BRUSSELS (July 17, 11:15 a.m. ET) — A new European wide standard for recycling post-consumer plastics should increase recycling rates across the region, according to the scheme's partners.
The new certification and audit scheme — EuCertPlast — will implement existing CEN standard 14343 on post-consumer plastics recycling. By standardizing the process and focusing on traceability, plastics recycling rates will increase, says the organization.
The certification will also improve REACH and food contact compliance and increase transparency, it adds.
Antonio Furfari, from Brussels-based European Plastics Converters (EuPC), one of the scheme's partners, says the aim was to have a well-established and transparent plastics recycling industry.
“Recyclers need to show the customers – the converters and suppliers – that they are operating correctly,” he told European Plastics News.
Furfari says EuCertPlast will monitor the entire recycling process, from entry of waste material to final recycled product, and will check the manufacturer has the necessary permits for stages such as stock management, recycling process and recycling output.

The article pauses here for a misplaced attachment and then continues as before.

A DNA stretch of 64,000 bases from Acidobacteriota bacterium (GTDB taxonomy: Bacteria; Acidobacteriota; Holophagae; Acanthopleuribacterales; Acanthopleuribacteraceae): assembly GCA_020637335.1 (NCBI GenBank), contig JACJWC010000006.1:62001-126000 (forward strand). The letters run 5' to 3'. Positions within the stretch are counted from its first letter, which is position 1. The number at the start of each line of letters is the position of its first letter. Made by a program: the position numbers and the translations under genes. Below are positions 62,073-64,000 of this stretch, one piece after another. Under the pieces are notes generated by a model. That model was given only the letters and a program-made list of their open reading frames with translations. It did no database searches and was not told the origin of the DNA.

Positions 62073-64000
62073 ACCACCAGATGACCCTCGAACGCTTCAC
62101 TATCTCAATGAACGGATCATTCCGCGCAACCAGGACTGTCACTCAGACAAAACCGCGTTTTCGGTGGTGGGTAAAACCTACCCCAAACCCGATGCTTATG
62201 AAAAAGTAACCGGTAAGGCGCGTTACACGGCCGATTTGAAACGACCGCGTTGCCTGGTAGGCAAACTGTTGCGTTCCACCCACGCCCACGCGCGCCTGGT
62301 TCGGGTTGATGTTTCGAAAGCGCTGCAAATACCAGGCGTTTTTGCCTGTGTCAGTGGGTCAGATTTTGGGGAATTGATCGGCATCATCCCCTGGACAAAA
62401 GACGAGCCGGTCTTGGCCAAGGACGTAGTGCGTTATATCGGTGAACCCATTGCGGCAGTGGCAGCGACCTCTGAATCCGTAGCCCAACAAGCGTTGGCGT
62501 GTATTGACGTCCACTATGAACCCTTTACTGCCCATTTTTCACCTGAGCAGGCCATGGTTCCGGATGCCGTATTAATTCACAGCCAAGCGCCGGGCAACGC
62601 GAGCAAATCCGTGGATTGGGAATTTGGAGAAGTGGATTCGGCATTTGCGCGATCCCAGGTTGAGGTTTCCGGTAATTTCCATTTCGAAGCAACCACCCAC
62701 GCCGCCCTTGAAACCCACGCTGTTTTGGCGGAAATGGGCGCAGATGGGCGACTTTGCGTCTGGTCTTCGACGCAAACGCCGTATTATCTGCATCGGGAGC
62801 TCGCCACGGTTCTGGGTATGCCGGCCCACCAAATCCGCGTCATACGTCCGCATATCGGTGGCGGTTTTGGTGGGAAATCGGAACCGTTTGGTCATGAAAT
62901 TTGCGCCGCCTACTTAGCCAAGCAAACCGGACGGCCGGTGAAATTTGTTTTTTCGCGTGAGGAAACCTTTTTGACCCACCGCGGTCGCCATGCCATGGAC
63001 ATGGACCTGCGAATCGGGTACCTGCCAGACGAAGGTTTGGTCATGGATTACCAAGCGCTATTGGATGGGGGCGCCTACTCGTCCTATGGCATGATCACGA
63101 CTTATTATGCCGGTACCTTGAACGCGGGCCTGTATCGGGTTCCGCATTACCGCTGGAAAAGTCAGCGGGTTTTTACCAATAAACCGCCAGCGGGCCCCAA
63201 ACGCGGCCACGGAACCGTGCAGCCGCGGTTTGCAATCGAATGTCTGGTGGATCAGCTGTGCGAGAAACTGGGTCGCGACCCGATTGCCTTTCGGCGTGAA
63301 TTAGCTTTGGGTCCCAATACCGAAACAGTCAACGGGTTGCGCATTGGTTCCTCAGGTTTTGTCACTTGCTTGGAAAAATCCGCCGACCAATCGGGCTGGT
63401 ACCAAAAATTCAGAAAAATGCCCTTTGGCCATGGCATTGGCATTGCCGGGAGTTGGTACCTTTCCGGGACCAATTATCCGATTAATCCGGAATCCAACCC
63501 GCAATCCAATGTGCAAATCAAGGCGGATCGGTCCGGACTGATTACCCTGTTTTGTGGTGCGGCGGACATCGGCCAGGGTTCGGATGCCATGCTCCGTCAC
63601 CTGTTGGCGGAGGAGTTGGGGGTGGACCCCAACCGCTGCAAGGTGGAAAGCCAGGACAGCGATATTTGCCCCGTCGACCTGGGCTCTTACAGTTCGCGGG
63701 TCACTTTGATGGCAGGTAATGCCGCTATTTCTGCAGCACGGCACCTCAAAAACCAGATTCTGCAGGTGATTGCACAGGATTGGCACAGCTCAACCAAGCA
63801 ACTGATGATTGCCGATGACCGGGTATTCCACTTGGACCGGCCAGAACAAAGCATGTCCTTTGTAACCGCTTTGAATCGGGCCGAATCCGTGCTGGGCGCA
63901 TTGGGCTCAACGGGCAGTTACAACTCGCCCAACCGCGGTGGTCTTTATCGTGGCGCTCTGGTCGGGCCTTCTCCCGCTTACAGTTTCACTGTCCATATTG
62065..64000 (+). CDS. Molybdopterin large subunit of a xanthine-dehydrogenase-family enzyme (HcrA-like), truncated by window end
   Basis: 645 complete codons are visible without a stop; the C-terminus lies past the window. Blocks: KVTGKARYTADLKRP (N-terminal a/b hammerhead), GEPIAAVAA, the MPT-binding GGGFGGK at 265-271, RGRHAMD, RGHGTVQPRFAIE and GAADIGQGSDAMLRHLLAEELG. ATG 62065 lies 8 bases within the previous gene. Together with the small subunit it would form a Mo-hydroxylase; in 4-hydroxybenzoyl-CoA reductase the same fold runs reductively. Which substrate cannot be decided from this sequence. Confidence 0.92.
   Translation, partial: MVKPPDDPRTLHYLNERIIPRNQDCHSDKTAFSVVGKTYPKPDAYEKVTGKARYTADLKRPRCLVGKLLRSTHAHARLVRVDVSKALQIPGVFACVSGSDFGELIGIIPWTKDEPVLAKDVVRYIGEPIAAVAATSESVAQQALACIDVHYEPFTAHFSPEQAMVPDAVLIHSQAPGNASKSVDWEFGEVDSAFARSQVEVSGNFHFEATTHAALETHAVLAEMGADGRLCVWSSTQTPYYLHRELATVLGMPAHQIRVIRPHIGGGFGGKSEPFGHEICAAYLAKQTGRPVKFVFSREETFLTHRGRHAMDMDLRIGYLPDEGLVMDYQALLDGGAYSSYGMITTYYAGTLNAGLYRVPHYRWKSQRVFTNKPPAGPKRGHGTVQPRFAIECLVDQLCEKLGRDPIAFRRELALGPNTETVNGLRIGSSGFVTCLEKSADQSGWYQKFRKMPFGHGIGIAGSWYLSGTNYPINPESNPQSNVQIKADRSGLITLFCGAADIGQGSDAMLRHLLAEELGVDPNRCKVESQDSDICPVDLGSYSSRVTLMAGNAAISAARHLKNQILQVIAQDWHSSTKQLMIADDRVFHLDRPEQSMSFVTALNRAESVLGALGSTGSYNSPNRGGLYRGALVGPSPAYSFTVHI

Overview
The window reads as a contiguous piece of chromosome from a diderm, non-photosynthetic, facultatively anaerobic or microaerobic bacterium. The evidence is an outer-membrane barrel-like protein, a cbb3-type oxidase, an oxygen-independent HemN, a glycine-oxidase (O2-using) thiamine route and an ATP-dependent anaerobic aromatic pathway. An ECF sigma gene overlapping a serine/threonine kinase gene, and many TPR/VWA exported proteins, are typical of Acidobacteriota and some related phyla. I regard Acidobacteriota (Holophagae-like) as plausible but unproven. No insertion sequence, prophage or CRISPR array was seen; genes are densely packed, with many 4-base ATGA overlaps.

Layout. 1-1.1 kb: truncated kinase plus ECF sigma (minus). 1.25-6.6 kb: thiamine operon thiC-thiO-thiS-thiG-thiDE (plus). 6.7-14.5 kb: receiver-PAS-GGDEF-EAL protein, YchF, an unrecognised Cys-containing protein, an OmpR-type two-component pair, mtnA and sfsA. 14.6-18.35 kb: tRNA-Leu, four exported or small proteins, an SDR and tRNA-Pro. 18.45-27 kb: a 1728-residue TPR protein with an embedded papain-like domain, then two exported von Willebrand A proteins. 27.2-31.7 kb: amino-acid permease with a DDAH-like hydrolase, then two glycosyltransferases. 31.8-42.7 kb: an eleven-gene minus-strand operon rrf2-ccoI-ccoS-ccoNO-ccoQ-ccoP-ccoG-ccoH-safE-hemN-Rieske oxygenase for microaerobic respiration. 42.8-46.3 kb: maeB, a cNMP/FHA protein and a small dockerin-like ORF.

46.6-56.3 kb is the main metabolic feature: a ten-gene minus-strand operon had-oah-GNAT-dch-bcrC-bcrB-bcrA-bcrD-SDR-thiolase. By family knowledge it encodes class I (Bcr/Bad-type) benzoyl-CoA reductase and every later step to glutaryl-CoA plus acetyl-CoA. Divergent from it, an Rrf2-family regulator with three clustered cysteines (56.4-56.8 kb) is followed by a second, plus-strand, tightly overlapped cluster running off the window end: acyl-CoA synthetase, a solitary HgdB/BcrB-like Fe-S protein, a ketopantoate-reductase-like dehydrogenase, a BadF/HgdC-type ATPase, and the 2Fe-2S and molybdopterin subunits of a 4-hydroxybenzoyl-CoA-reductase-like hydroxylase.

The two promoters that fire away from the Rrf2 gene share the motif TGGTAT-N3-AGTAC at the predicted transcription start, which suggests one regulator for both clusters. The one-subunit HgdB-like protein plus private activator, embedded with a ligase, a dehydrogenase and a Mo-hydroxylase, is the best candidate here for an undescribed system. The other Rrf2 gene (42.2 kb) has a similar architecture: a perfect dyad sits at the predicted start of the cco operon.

Next year, EuCertPlast will combine with Germany's Blue Angel scheme, a certification for products that are environmentally friendly. Products certified by EuCertPlast across Europe could potentially show the Blue Angel label, said Furfari.
EuCertPlast is currently audited by Germany-based Cyclos but the organization are looking to accredit more auditors across the EU, “at least one per country,” he added.
The partners include the European Plastics Recyclers (EuPR), EuPC, Cyclos, the European Plastics Recycling Organisation (EPRO), Recovinyl, ITW Group and Scoeller Arca Systems.
EuPR says the European plastics recycling industry currently comprising 1,500 companies which recycle more than 4.5 million metric tons or waste per annum.
According to a paper released by EuPR in 2010, 24.9 million metric tons of plastics used by consumers ended up as post-consumer waste in 2008. Some 51.3 percent of this waste was recovered, with 5.3 million metric tons recycled as material and feedstock and 7.5 million metric tons recovered as energy.